Gorsuch articulated his views in a concurring opinion from his time on the Tenth Circuit.[16] In Gutierrez-Brizuela v. Lynch, Gorsuch wrote a lengthy concurrence arguing against Chevron deference. Justice Gorsuch called Chevron deference the “elephant in the room” and argued that both Chevron and Brand X allow “executive bureaucracies to swallow huge amounts of core judicial and legislative power.”[17] He further argues that they “concentrate federal power” in a way that does not seem to match up with the framers’ design for the Constitution.[18] Despite the fact that Gorsuch acknowledges that the Chevron doctrine is indeed judge-made, he calls it “a judge-made doctrine for the abdication of the judicial duty.”[19] Though the courts still determine if a statute is ambiguous and whether the agency’s interpretation is reasonable, Gorsuch argues at no point do they independently decide what a statute means.[20] The job given to Article III federal judges is to independently interpret the laws of the United States.[21] In fact, according to Gorsuch, this independent interpretation is fundamental to the design of the Constitution and the balance of powers depends on the judiciary exercising its ultimate role independently.[22] Instead, under Chevron, Gorsuch argues the executive branch is taking over that role in an unconstitutional manner and telling the judicial branch how to interpret the laws of the United States, while also usurping the role of the legislative branch.[23]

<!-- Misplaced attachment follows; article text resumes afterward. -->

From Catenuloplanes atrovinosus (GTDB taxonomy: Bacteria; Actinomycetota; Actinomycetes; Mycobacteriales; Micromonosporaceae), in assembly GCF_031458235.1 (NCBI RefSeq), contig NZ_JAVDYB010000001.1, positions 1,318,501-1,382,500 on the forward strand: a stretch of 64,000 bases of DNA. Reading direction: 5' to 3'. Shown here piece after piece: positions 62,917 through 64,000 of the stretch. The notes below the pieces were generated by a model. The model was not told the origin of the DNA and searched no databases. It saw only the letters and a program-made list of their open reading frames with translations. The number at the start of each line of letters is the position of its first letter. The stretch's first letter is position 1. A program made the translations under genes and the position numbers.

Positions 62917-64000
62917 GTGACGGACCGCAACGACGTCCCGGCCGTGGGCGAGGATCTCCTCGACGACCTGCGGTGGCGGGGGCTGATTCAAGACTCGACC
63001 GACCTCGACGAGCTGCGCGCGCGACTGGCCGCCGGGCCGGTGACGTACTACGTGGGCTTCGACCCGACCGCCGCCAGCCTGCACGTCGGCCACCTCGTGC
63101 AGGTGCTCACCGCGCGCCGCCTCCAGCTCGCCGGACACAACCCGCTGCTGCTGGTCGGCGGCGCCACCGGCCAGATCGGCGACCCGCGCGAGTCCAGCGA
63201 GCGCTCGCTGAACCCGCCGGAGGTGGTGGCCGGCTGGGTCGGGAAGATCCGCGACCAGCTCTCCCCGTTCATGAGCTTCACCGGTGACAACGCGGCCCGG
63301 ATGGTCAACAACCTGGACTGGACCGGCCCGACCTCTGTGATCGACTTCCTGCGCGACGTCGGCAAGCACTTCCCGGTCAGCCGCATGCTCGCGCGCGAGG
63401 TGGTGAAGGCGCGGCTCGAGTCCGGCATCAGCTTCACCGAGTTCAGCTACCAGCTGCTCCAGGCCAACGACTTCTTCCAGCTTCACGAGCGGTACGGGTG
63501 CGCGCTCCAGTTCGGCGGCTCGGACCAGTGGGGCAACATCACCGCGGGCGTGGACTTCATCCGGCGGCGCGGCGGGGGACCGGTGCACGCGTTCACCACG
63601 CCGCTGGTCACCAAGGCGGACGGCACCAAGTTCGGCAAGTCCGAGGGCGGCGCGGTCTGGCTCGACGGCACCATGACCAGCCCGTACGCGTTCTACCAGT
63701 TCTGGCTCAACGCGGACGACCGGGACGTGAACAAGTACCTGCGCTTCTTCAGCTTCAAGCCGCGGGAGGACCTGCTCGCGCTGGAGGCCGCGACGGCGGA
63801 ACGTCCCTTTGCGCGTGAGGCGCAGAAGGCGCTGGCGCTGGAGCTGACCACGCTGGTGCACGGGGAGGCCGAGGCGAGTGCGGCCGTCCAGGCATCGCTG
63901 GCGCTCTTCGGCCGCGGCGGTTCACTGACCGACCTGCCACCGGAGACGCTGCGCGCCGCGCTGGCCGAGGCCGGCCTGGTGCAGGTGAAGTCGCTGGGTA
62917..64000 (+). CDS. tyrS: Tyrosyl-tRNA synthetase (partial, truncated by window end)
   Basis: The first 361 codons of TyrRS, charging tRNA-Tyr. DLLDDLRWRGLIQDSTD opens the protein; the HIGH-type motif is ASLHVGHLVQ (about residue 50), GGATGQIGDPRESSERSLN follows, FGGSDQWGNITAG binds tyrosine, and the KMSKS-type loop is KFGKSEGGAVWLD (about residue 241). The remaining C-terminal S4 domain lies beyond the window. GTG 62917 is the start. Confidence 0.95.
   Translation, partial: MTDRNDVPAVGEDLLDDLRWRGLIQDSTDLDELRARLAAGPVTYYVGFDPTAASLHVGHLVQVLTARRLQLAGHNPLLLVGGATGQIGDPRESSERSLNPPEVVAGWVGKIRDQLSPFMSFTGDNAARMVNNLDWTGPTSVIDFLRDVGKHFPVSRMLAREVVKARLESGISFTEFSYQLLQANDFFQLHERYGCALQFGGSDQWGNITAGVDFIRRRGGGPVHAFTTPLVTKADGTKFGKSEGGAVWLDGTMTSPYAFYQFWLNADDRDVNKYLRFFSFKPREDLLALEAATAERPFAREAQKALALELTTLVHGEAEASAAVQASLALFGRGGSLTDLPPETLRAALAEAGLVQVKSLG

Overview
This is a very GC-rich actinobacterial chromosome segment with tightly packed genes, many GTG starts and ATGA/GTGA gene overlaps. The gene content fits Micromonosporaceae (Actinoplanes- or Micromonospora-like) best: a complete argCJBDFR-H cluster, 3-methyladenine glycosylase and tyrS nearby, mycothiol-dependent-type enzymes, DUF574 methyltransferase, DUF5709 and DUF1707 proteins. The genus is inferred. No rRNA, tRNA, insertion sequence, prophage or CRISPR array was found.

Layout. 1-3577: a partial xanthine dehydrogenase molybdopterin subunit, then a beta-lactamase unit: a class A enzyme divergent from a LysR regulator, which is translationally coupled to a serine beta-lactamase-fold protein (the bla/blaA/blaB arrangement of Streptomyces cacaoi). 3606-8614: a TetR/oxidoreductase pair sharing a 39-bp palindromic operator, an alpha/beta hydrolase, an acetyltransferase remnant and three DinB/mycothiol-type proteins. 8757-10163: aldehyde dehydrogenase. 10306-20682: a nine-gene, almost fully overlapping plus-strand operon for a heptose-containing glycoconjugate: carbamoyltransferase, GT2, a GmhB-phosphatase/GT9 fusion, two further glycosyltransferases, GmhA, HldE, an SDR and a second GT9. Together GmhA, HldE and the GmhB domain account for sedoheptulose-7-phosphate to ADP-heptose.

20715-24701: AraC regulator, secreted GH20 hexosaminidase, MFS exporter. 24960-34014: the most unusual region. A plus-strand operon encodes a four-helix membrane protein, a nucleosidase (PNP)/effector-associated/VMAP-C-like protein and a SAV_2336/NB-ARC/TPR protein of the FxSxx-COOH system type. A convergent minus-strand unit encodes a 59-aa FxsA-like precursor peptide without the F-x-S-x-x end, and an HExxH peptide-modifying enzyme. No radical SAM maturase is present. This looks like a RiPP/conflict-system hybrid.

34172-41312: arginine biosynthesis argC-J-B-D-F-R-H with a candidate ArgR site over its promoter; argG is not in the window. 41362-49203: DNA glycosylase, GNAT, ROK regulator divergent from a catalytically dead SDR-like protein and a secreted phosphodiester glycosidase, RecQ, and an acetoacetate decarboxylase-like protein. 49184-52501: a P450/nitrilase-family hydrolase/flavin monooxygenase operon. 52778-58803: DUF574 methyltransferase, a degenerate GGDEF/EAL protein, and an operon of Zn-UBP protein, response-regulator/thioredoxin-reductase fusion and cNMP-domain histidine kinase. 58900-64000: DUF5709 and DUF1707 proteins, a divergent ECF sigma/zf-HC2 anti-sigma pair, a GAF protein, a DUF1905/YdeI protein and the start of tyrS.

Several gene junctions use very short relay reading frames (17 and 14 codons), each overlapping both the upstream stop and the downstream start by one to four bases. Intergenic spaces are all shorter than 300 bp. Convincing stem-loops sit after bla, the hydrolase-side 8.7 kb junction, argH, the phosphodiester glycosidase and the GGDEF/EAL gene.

In Gorsuch’s Supreme Court nominee hearings, he was repeatedly asked about Chevron deference by Democratic members of Congress. [24] Chevron deference appears to have become a partisan issue as of late, with Democrats defending the wisdom of Chevron deference and conservative members of Congress not only supporting Gorsuch, but also introducing legislation to overrule Chevron.[25] Supporters of Chevron deference argue that federal agencies should be allowed to promulgate regulations in areas of their domain because of legitimacy, expertise, and the rule of law.[26] But what would actually be the effect if Chevron was overruled? Would conservatives benefit as deregulation increased? Or would there be any effect at all?